To the editor:
In recent months I have watched as city stakeholders circle the wagon for damage control after the two reports identifying systemic racism within the police force revealed very real and dangerous living conditions for Indigenous peoples here in Thunder Bay.
I have also watched city officials using the televised council meetings and local media to counter these reports by promoting and highlighting accomplishments within their organizations in an effort to downplay existing systematic racism.
Talking your accomplishments instead of walking towards change is simply a defense of your actions, not a sincere acknowledgement or a willingness to make change within the existing system.
These tactics are to maintain control in an effort to gain back reputation on a national stage and to help curb the negative economic impact that may occur in Thunder Bay.
I am concerned that instead of opening the door to honest dialogue and solutions with a competent strategy for change, these counter claims have led to non-Indigenous citizens publicly shouting out their racist attitudes in public forums as was recently witnessed in a community town hall.
Suggesting Indigenous people and their building projects belong on reserves tells a much more accurate story of attitudes this city holds towards the reconciliation process with the Indigenous community.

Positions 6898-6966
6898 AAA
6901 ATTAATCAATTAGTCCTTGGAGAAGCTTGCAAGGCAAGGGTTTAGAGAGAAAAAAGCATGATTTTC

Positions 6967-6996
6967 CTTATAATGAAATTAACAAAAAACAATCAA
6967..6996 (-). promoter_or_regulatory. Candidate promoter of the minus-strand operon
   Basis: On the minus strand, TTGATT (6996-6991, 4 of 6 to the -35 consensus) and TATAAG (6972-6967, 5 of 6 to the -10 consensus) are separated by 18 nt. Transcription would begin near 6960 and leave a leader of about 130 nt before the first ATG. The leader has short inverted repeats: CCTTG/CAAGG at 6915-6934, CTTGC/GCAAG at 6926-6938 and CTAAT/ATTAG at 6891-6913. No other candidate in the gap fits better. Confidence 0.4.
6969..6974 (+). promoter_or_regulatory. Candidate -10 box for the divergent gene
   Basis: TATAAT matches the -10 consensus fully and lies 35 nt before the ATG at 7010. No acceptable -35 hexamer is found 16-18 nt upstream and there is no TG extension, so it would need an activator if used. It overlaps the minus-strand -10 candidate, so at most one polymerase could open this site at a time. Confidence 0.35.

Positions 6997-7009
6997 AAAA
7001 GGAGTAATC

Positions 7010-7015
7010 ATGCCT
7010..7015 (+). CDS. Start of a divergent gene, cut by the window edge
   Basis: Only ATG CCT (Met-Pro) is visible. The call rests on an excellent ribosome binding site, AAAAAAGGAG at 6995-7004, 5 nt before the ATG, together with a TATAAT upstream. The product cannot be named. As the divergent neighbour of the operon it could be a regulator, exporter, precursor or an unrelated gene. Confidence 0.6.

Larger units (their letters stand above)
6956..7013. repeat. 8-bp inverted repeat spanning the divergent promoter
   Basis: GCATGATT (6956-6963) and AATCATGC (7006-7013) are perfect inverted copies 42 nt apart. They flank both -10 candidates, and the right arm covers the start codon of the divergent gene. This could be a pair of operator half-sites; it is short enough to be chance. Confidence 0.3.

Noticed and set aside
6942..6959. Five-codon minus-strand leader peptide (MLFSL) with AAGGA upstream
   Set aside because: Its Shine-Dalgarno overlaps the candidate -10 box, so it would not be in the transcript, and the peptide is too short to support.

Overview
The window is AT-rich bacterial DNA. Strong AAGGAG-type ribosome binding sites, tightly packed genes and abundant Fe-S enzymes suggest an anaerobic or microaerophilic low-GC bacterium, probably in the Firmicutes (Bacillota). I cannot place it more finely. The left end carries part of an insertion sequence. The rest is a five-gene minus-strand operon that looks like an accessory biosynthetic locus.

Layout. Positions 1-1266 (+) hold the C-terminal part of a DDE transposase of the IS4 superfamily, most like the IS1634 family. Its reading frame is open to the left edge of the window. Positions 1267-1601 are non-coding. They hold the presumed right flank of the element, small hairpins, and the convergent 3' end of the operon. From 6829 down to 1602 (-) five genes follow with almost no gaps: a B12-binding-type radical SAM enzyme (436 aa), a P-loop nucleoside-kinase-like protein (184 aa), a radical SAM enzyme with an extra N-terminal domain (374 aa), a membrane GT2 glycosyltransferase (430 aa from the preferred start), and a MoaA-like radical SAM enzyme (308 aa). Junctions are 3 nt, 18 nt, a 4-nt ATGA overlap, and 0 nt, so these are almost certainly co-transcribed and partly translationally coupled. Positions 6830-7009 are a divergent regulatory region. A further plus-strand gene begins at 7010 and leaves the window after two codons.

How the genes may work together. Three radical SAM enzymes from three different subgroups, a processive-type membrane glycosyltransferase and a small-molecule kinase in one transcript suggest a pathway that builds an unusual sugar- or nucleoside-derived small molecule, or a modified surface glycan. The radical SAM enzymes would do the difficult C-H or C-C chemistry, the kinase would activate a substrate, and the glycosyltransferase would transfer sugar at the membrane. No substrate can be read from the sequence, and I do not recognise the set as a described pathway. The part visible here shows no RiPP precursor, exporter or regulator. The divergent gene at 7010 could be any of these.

Our reality check is this man’s audience clapped and cheered at his suggestion that these buildings and people belonged on their Reservation.
Another reality is a mayor that sees his legacy project as a $40-million dollar indoor sports facility believing that sports will heal the divide that exists in Thunder Bay.
Hoping to integrate youth from Indigenous communities with sports, programming and concerts bypasses the hard conversation and reconciliation process that needs to be initiated with their parents, and grandparents who suffered unspeakable trauma in residential schools and the Sixties Scoop.
I have every confidence that this sports facility will be hijacked by parents with the financial means to ensure their children benefit the most, with limited access for the less fortunate.
Bob Cook wrote in Forbes magazine in March 2017 that “parents of means willing to spend more money, earlier, on their children's athletic development, that raises the price for everyone else who wants to participate, and creates a more professionalized youth sports environment where being developed and discovered early becomes more critical.”
Children and youth living in poverty will not be able to compete within this competitive and expensive sports structure and although an indoor turf facility is needed in the city, the $40 million dollar price tag for this facility is reckless and the mayor’s legacy project definitely takes the focus and conversation away from the poor state of Indigenous relations and reconciliation efforts within the city.